Writing in brush on the fan

A couple with a daughter living in Yokosuka Base took calligraphy lessons with her niece and her son from the U.S.A.
A lady living in Yokosuka was worried about if the teacher would be able to speak English, because she knows that Japanese people are often bad at speaking English.
I emailed her, “Yes, we can.”
They came after visiting Edo Tokyo Architectural Museum, not far from the classroom.
While learning the basic Japanese alphabets, they made their own ink using ink sticks and ink stones.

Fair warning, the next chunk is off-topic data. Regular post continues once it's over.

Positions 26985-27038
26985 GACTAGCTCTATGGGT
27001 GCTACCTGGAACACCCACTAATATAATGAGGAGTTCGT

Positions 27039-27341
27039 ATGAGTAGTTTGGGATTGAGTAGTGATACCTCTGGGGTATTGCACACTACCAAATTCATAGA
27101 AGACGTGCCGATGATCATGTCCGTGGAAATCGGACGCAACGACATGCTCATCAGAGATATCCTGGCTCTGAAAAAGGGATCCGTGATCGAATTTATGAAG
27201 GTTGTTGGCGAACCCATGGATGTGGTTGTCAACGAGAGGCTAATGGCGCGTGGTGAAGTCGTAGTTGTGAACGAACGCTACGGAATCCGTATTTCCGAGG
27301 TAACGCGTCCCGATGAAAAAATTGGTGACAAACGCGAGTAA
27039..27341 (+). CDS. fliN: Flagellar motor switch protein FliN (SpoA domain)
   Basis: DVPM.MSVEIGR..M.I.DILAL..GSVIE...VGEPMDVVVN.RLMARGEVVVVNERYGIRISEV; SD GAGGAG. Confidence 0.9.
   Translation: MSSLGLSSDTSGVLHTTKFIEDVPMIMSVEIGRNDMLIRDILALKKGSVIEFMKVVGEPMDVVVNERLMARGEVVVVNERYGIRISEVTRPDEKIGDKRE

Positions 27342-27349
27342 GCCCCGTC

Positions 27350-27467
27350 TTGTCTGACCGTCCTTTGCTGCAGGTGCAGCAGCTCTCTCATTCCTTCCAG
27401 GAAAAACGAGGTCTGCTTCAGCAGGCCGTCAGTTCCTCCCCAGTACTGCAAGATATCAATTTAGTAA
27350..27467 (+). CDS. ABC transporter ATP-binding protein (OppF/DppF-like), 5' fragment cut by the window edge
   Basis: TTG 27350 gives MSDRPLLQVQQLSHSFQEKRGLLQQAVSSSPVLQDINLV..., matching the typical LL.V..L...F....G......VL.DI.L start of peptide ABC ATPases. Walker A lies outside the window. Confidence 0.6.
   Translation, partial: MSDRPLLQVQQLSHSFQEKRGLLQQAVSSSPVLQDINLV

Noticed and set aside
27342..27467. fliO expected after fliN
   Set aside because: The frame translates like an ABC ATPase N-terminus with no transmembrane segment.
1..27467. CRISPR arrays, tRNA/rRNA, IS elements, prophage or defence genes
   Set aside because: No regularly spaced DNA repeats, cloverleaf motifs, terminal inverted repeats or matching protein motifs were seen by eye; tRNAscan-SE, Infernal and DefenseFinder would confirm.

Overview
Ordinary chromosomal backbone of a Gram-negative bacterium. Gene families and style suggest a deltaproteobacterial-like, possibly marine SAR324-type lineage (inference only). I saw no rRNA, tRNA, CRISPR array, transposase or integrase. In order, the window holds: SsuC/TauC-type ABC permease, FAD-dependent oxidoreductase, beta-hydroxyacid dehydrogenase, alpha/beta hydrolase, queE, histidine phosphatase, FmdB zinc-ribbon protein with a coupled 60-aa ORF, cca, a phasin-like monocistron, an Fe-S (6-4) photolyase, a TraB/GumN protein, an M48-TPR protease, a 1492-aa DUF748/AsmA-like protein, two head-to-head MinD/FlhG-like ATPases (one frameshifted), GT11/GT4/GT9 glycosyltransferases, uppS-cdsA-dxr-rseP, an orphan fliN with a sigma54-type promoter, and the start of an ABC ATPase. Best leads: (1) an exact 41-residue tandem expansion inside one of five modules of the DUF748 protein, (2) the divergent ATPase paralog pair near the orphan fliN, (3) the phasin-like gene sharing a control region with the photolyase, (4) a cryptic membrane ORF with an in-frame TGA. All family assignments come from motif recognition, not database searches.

First, they practiced horizontal and vertical lines.
A lady visiting Japan wrote her name in katakana and they practiced 涼 ‘Ryo’ meaning ‘cool,’ and I asked them to write on some fans.
They were satisfied with their works and told us they would come back again with other Americans from the Base.
They are trying to buy calligraphy utensils and learn more about the art.
After taking photos, I gave them a chance to choose some gifts that my parents had collected in Japan.
They were very happy to receive a Japanese kettle and teacups, some tops, a doll, and so on.



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